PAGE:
Volume 5 Supplement 4
Deciphering the genetic control of innate and adaptive immune responses in pig: a combined genetic and genomic study
© Flori et al; licensee BioMed Central Ltd. 2011
Published: 3 June 2011
Improving animal robustness and resistance to pathogens by adding health criteria in selection schemes is one of the challenging objectives of the next decade. In order to better understand the genetic control of immunity in French Large White pigs, we have launched a program combining genetic and genomic studies not focussing on any particular pathogen. Animals recorded for production traits were scored for a wide range of immunity parameters three weeks after vaccination against Mycoplasma hyopneumoniae: i) total white blood cells and lymphocyte counts and proportions of various leucocyte subsets including cells harbouring IgM, γδTCR, CD4/CD8, CD16/CD2 and CD16/CD172a/MHCII, ii) innate immune response parameters (phagocytosis and in vitro production of IL1B, IL6, IL8, TNF, IL12 and IFNαafter blood stimulation), iii) adaptive immune response parameters (lymphocyte proliferation, in vitro production of IL2, IL4, IL10 and IFNγ after blood stimulation, total IgG, IgA, IgM and specific IgG levels) and iv) two acute phase proteins (C-reactive protein and haploglobin). Across traits, heritability estimates reached 0.4 on average (se=0.1) and 42 of the 54 measured parameters showed moderate to high heritabilities (≥0.2), confirming that many parameters are under genetic control and could be included in selection protocols. Functional analyses revealed that the blood transcriptome is informative for part of the immunity traits and should provide relevant phenotypic information to better characterize some immunity traits.
In pig, genetic selection programs associated with the use of drastic sanitary rules and medical measures have proven their efficiency to improve production traits during the last 30 years. However, new concerns about European legislation, animal welfare and consumer safety, have recently forbidden the use of antibiotics for growth promotion and tended to decrease medical prophylaxis. In addition, emerging and chronic pathologies exist in pig farms that lead to major economic losses. In this context, improving robustness and resistance of animals to pathogens is a high priority in pig as in most livestock species. Underpinning health criteria to future animal breeding schemes that will select animals more globally resistant to various infectious diseases is one of the challenging objectives of the next decade, which would enable producers to meet new requests from legislations, consumer expectation and the pig economic sector.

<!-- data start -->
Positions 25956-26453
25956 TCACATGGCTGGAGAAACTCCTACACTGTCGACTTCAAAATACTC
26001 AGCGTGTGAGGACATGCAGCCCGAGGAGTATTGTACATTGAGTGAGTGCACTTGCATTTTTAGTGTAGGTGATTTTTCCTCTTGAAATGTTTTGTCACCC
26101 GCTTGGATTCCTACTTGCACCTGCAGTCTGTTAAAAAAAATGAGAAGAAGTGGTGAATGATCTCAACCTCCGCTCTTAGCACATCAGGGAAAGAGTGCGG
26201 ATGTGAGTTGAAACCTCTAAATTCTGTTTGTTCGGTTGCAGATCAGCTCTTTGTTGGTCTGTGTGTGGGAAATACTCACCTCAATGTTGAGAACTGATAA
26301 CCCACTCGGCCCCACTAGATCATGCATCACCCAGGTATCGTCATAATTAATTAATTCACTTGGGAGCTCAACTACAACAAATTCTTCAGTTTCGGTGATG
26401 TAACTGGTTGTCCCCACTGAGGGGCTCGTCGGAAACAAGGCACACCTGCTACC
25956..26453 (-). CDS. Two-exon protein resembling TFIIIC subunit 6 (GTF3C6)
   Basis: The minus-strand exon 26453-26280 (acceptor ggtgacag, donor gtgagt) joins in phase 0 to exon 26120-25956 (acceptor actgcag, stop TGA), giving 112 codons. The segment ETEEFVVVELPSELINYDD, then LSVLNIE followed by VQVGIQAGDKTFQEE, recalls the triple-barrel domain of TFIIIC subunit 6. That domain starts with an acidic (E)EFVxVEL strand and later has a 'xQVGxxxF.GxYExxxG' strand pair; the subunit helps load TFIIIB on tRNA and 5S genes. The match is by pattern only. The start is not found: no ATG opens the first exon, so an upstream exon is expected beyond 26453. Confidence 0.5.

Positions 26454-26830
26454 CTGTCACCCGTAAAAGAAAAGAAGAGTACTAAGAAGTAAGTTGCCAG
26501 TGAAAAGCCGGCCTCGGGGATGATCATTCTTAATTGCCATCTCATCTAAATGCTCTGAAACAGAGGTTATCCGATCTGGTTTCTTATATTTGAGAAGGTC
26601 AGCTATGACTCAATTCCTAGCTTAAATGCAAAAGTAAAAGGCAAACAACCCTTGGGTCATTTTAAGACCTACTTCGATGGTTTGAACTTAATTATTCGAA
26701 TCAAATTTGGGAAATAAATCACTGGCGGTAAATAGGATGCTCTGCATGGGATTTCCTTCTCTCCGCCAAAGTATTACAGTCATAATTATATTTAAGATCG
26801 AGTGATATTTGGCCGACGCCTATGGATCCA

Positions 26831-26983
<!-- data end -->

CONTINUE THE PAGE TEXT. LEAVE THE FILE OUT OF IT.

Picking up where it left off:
Definition and use of multi-resistance criteria to infectious diseases are complex issues. Instead of working directly on resistance to specific pathogens, one alternative strategy consists in focusing on pig immunocompetence and to choose immune response (IR) parameters as health criteria [1, 2]. For this purpose, it is necessary to identify IR parameters that are heritable and positively correlated with health or disease resistance. In addition, analysis of correlations between health traits and production traits is a complementary prerequisite before introducing such new parameters in existing selection schemes. Previous genetic studies have already reported medium to high heritabilities for several IR parameters such as total leukocyte counts and proportions of leukocyte subsets [3–6], delayed-type hypersensitivity reactions [2, 7], proliferative response and cytokine (IL2 and IFNα) production after leukocyte stimulation , phagocytosis , total and specific antibodies [2–4, 7] and acute phase proteins [4, 5]. A divergent selection based on an index including four IR parameters has been followed up for eight generations [1, 8] and quantitative trait loci (QTL) controlling total leukocyte count [3, 9], mitogen-induced proliferation , IFNγ and IL10 production  and specific antibodies  have been reported. Taken together these results suggest that a selection based on IR parameters is feasible.
In order to provide complementary data and a global view of the genetic control of the whole innate and adaptive IR, we have launched a program aiming at characterizing immunocompetence of French Large White pigs after vaccination. The project does not target any specific pathogen and combines both genetics and functional genomics studies. The genetic approach includes i) measurement of numerous IR parameters covering innate and adaptive IR, ii) estimation of parameter heritabilities and iii) estimation of phenotypic and genetic correlations between these parameters and between these parameters and major production traits. The functional genomics approach is based on the analysis of the leukocyte transcriptome from peripheral blood using a DNA microarray specifically constructed to target immunity-related genes in pig . Our first results on heritability and transcriptome analysis are presented in this report.